The Neutral Nature of the Aeropile

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The Neutral Nature of the Aeropile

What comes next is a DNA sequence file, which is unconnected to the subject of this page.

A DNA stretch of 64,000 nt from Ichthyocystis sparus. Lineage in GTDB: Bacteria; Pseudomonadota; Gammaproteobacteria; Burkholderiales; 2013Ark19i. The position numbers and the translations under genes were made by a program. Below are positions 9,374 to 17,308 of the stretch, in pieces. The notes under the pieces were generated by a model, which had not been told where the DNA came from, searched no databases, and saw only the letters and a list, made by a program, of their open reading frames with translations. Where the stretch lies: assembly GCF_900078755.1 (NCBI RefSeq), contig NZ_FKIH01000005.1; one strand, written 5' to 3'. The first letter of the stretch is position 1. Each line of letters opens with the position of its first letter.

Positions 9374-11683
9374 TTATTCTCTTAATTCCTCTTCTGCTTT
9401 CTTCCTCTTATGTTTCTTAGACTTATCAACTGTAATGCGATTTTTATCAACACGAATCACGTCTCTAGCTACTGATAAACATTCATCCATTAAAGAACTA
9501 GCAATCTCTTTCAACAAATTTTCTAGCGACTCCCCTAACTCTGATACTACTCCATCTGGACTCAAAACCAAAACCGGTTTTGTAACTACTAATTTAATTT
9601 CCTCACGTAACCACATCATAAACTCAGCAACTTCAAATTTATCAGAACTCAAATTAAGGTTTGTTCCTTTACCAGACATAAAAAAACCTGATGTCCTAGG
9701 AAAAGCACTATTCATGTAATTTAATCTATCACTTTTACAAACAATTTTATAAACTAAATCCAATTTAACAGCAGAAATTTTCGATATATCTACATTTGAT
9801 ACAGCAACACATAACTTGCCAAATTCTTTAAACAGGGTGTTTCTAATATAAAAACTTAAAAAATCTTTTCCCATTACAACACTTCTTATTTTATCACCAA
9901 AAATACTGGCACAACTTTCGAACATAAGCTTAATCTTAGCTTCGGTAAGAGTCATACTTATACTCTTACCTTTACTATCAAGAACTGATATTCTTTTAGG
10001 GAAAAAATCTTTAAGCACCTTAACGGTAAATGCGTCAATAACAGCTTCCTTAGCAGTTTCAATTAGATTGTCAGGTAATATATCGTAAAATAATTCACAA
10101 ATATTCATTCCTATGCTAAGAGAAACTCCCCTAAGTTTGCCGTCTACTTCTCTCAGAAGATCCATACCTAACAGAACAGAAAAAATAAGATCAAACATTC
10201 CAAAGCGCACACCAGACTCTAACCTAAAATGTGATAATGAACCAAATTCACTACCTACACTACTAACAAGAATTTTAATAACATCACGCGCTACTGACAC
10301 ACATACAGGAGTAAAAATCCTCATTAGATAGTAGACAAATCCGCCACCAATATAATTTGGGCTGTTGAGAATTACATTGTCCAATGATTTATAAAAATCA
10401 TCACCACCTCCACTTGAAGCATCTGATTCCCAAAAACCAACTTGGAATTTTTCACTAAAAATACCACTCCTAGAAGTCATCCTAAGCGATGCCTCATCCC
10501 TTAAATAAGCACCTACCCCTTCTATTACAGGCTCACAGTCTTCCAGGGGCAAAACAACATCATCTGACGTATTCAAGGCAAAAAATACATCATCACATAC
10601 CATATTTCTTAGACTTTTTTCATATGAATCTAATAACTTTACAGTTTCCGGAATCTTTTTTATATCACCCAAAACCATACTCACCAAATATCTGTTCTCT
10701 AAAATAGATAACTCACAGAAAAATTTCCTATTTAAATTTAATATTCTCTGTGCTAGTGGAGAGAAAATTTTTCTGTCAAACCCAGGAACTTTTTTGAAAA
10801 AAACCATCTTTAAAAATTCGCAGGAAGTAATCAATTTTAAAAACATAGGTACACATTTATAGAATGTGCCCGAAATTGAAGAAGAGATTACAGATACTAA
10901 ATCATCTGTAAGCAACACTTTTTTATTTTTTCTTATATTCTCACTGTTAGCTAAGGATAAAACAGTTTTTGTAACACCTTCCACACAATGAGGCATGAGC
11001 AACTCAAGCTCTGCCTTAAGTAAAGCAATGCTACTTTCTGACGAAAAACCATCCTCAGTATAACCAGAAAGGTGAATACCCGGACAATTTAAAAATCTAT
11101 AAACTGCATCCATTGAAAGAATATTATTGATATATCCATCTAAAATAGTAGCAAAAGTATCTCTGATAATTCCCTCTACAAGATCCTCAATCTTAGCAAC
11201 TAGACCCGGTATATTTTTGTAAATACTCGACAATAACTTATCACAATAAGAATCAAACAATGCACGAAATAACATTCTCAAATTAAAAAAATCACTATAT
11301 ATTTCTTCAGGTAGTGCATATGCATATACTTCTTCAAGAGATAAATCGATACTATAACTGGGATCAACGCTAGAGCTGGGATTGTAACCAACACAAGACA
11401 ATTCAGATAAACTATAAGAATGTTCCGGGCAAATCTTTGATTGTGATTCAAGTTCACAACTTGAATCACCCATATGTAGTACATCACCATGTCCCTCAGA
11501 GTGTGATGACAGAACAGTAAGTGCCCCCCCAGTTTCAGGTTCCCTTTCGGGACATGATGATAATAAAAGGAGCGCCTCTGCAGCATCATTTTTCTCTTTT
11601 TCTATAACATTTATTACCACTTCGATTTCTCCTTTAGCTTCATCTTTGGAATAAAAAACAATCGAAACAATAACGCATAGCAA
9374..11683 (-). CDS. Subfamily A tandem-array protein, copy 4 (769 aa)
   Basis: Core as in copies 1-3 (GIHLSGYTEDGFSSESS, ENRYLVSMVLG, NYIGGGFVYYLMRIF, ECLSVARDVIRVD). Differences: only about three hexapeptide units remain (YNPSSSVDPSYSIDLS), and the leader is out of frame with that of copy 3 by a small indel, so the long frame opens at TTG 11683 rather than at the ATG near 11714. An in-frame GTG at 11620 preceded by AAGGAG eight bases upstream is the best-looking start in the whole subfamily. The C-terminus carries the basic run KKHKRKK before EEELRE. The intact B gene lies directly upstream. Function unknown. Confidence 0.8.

In 1945, in order to prevent further causalities of war, Albert Einstein invented the nuclear bomb, which ended the World War II immediately by destroying millions of innocent lives in Japan. In his interview, Einstein remarked, “inventing the nuclear bomb is the biggest failure of my life” (History Channel). Seemingly, technology could be associated with an evil nature. H.G. Wells, a nineteenth century writer, would disagree with the notion that technology can have an evil nature. In 1899, fourteen years before the invention of airplane, H.G. Wells presents his futuristic vision of a flying machine, which he names the “aeropile,” in his novel, When the Sleeper Wakes. In the imagined society in his novel, flying represents a variety of power, including the power to control, and the power to escape from being controlled. In When the Sleeper Wakes, a novel that depicts Graham’s journey from a miserable man who suffers from insomnia to the legal ruler of the world after his unexplained trance for two hundreds and three years, Wells presents various functions of the aeropile, from motivation to manipulation, to represent the neutral nature of flying. Thus, the nature of flying, like many types of technology, is solely determined by the one who uses it. Wells’ view on the nature of flying can be illustrated in three dimensions: Graham's first flight, Ostrog's manipulation of people with the flying power, and Graham’s use of flying power to “fight for the world” in the ending (174). First, the experience of flight liberates Graham, proving that the aeropile can shift personality. Awaking after two hundred and three years of trance, Graham’s mind is dualistic. On the one hand, he is overwhelmed by his new duties, which he believes are associated with “danger and responsibility” (89). On the other hand, he is excited about his role and eager to make positive changes for the people. At this point, Graham is still feeling insecure in his power, shown clearly when Ostrog convinces him that he is the master of the world, he responds, “And I. – Is it indeed that I?”(88).(good movement?) In particular, Graham shows a deep interest in the aeropile, the most advanced flying technology in the new world and goes on a flight. This flight gives Graham the energy and joy he had never experienced: “His exhilaration increased rapidly, became a sort of intoxication” (122). The word “exhilaration” has a connotation of “a cheering or enlivening influence” (OED), but this feeling becomes “intoxication,” “the poisoning of the moral or mental faculties” (OED), suggesting that this state of excitement is, in fact, poisoning Graham’s mind, because the exhilaration is blinding his judgment. The excitement of the flight makes Graham oblivious to what Ostrog is doing. He is blinded by the pleasure as the new “ruler,” neglecting the fact that Ostrog, the real ruler with power, only sees Graham as a “prisoner,” a new figurehead (168). However, the flight does, in fact, liberate Graham and gives him the confidence he needs as a ruler. The other definition of the word “intoxication”, “the action or power of exhilarating or highly exciting the mind; elation or excitement beyond the bounds of sobriety” (OED), is very similar to the word “exhilaration”. The double use of words meaning both a mental state of excitement, with the latter a stronger version of the former, perhaps suggests Graham’s thirst for power. In his society, flying symbolizes power and is only reserved for the privileged class. Perhaps, Graham’s pleasure in flying suggests that he enjoys and is eager to reaffirm his privilege, or power, as the ruler of the world. In other words, his exhilaration is partly derived from his joy at feeling the power he has. Before the flight, Graham is drowned by the anxiety and confusion of his new identity, as illustrated in his remark, “I know nothing” (115). The flying experience liberates him with the...
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